Explore displacement/time and velocity/time graphs with this mouse motion sensor.

The shortest path between any two points on a snooker table is the straight line between them but what if the ball must bounce off one wall, or 2 walls, or 3 walls?

This resources contains a series of interactivities designed to support work on transformations at Key Stage 4.

Use your skill and knowledge to place various scientific lengths in order of size. Can you judge the length of objects with sizes ranging from 1 Angstrom to 1 million km with no wrong attempts?

Practise your skills of proportional reasoning with this interactive haemocytometer.

On the 3D grid a strange (and deadly) animal is lurking. Using the tracking system can you locate this creature as quickly as possible?

Triangle ABC has equilateral triangles drawn on its edges. Points P, Q and R are the centres of the equilateral triangles. What can you prove about the triangle PQR?

The opposite vertices of a square have coordinates (a,b) and (c,d). What are the coordinates of the other vertices?

What is the quickest route across a ploughed field when your speed around the edge is greater?

Use the computer to model an epidemic. Try out public health policies to control the spread of the epidemic, to minimise the number of sick days and deaths.

Can you break down this conversion process into logical steps?

Can you locate these values on this interactive logarithmic scale?

Which dilutions can you make using only 10ml pipettes?

Which exact dilution ratios can you make using only 2 dilutions?

Which dilutions can you make using 10ml pipettes and 100ml measuring cylinders?

Overlaying pentominoes can produce some effective patterns. Why not use LOGO to try out some of the ideas suggested here?

Can you fill in the mixed up numbers in this dilution calculation?

Take any parallelogram and draw squares on the sides of the parallelogram. What can you prove about the quadrilateral formed by joining the centres of these squares?

Charlie likes tablecloths that use as many colours as possible, but insists that his tablecloths have some symmetry. Can you work out how many colours he needs for different tablecloth designs?

A weekly challenge concerning prime numbers.

There are thirteen axes of rotational symmetry of a unit cube. Describe them all. What is the average length of the parts of the axes of symmetry which lie inside the cube?

Give your further pure mathematics skills a workout with this interactive and reusable set of activities.

Use this animation to experiment with lotteries. Choose how many balls to match, how many are in the carousel, and how many draws to make at once.

Three equilateral triangles ABC, AYX and XZB are drawn with the point X a moveable point on AB. The points P, Q and R are the centres of the three triangles. What can you say about triangle PQR?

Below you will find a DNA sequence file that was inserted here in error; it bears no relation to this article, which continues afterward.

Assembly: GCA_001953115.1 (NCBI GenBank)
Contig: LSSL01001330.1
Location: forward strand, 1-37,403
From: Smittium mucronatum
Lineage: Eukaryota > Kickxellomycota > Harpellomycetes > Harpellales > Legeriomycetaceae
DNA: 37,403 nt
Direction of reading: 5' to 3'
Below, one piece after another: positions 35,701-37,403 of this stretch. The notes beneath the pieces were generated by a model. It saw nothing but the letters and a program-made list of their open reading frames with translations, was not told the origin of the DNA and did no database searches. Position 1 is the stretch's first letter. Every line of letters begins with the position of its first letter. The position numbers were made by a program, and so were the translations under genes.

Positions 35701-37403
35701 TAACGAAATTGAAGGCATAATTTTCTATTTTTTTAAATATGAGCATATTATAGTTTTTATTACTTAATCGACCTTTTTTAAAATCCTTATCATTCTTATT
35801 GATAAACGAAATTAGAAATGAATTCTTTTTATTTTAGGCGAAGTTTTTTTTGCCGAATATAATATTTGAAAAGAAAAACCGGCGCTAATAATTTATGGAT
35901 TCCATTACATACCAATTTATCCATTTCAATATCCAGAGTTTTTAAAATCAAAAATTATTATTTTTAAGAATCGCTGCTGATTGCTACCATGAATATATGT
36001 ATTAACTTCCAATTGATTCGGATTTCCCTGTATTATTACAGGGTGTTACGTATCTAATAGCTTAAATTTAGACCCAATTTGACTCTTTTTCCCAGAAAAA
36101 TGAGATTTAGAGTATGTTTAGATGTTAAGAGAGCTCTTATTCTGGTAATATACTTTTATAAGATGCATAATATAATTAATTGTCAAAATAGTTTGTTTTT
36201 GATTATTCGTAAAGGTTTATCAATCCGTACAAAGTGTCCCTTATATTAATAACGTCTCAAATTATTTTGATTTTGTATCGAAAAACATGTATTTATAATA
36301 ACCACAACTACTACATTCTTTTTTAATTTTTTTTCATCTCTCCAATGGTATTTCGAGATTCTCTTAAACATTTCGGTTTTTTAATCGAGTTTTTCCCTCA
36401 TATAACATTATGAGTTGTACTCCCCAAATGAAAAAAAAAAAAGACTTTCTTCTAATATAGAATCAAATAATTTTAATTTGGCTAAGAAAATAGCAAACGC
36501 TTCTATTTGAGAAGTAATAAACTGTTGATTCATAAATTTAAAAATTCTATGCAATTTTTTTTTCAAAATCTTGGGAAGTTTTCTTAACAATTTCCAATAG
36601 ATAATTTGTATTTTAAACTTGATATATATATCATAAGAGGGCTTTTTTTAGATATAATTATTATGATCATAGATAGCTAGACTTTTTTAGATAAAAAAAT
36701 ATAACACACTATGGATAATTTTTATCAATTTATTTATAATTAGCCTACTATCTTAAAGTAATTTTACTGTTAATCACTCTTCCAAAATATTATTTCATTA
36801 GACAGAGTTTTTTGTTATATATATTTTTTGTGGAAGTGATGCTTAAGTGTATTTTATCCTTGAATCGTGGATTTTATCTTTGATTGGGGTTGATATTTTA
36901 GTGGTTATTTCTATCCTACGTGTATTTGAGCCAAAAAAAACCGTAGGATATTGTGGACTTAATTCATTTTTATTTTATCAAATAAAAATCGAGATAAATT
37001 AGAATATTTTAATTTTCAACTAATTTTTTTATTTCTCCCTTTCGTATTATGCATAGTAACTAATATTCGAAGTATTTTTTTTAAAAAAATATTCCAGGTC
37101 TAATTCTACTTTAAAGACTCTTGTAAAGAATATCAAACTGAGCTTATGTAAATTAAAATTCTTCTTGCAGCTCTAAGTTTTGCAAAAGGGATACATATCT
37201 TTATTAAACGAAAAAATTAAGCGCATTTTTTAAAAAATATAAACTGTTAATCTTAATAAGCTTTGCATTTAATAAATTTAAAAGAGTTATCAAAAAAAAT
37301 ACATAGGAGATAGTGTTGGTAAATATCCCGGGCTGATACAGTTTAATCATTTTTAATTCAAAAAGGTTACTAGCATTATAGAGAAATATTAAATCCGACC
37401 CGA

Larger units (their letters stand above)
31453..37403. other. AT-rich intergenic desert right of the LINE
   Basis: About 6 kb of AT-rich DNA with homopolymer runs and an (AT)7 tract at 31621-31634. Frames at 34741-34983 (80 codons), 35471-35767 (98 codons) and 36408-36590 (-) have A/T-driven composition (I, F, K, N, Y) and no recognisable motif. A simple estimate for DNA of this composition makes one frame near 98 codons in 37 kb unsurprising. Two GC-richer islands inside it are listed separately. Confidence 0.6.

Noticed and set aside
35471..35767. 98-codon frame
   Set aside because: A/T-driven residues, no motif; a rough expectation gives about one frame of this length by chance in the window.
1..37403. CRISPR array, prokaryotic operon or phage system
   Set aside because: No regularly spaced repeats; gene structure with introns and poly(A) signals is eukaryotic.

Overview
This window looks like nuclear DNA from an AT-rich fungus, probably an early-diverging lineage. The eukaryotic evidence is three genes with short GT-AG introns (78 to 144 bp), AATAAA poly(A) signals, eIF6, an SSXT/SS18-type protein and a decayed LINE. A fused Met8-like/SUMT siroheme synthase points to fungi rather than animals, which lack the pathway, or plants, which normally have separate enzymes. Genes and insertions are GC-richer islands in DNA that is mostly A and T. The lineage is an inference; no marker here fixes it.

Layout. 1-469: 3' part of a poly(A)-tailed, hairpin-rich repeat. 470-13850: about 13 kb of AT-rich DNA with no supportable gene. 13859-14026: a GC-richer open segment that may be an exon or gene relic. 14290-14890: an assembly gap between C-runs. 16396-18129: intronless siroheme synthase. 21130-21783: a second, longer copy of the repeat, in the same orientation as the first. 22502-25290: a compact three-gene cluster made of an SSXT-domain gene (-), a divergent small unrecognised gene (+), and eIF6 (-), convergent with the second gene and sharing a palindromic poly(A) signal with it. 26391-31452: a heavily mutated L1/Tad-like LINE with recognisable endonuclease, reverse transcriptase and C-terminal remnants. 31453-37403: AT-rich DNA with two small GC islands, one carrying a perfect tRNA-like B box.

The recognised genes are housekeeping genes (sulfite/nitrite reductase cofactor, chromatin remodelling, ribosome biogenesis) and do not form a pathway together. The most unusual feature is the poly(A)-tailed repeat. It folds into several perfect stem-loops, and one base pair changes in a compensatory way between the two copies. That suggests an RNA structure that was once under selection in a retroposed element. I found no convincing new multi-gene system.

Mathmo is a revision tool for post-16 mathematics. It's great installed as a smartphone app, but it works well in pads and desktops and notebooks too. Give yourself a mathematical workout!

Can you set the logic gates so that the number of bulbs which are on is the same as the number of switches which are on?

Make and prove a conjecture about the cyclic quadrilateral inscribed in a circle of radius r that has the maximum perimeter and the maximum area.

Can you beat the computer in the challenging strategy game?

This set of resources for teachers offers interactive environments to support work on loci at Key Stage 4.

A metal puzzle which led to some mathematical questions.

Players take it in turns to choose a dot on the grid. The winner is the first to have four dots that can be joined to form a square.

Six circles around a central circle make a flower. Watch the flower as you change the radii in this circle packing. Prove that with the given ratios of the radii the petals touch and fit perfectly.

With red and blue beads on a circular wire; 'put a red bead between any two of the same colour and a blue between different colours then remove the original beads'. Keep repeating this. What happens?

Use this interactivity to sort out the steps of the proof of the formula for the sum of an arithmetic series. The 'thermometer' will tell you how you are doing

The aim of the game is to slide the green square from the top right hand corner to the bottom left hand corner in the least number of moves.

Ask a friend to choose a number between 1 and 63. By identifying which of the six cards contains the number they are thinking of it is easy to tell them what the number is.

Place a red counter in the top left corner of a 4x4 array, which is covered by 14 other smaller counters, leaving a gap in the bottom right hand corner (HOME). What is the smallest number of moves. . . .

A ladder 3m long rests against a wall with one end a short distance from its base. Between the wall and the base of a ladder is a garden storage box 1m tall and 1m high. What is the maximum distance. . . .

A spherical balloon lies inside a wire frame. How much do you need to deflate it to remove it from the frame if it remains a sphere?

When number pyramids have a sequence on the bottom layer, some interesting patterns emerge...

It is possible to identify a particular card out of a pack of 15 with the use of some mathematical reasoning. What is this reasoning and can it be applied to other numbers of cards?

A game in which players take it in turns to choose a number. Can you block your opponent?

This game challenges you to locate hidden triangles in The White Box by firing rays and observing where the rays exit the Box.

A tool for generating random integers.

A collection of our favourite pictorial problems, one for each day of Advent.